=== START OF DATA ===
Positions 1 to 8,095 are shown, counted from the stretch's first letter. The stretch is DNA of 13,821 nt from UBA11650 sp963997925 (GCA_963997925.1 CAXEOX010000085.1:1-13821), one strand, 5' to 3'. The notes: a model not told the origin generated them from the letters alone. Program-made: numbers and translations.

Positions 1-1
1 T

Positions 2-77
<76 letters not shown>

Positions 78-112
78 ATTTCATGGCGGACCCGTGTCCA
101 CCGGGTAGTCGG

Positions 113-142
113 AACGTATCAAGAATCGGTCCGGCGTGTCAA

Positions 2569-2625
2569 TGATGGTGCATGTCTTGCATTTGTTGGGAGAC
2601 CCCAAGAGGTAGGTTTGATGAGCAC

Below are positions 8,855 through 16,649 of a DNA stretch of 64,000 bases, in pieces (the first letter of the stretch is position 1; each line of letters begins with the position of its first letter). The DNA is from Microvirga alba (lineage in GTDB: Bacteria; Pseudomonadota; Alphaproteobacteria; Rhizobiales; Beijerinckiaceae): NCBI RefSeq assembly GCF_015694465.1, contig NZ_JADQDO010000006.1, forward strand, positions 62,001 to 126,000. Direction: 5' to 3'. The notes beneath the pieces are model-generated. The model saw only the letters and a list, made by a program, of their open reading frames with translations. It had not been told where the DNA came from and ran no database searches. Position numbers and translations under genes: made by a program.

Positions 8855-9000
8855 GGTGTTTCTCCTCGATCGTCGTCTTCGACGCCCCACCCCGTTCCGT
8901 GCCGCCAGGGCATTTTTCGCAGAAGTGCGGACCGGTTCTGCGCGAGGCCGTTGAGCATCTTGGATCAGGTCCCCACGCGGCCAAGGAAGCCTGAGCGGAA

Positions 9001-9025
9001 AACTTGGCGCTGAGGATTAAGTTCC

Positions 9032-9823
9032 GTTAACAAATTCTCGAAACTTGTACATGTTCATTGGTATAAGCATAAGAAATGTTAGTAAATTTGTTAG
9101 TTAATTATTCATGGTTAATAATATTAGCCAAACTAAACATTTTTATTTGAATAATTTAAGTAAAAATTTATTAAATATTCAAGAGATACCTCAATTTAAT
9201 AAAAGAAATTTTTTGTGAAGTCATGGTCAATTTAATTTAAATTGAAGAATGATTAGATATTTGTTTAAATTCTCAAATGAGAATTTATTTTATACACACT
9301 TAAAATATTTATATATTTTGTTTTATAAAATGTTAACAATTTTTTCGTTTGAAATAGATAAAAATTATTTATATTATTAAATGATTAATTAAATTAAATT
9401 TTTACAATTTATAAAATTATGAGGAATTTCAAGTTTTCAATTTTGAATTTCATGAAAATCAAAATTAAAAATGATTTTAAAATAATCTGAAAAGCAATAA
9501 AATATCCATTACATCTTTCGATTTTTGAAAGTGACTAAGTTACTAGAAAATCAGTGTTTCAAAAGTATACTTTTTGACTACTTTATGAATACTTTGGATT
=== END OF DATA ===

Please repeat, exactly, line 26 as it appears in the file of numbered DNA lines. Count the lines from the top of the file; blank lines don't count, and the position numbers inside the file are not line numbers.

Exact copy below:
9501 AATATCCATTACATCTTTCGATTTTTGAAAGTGACTAAGTTACTAGAAAATCAGTGTTTCAAAAGTATACTTTTTGACTACTTTATGAATACTTTGGATT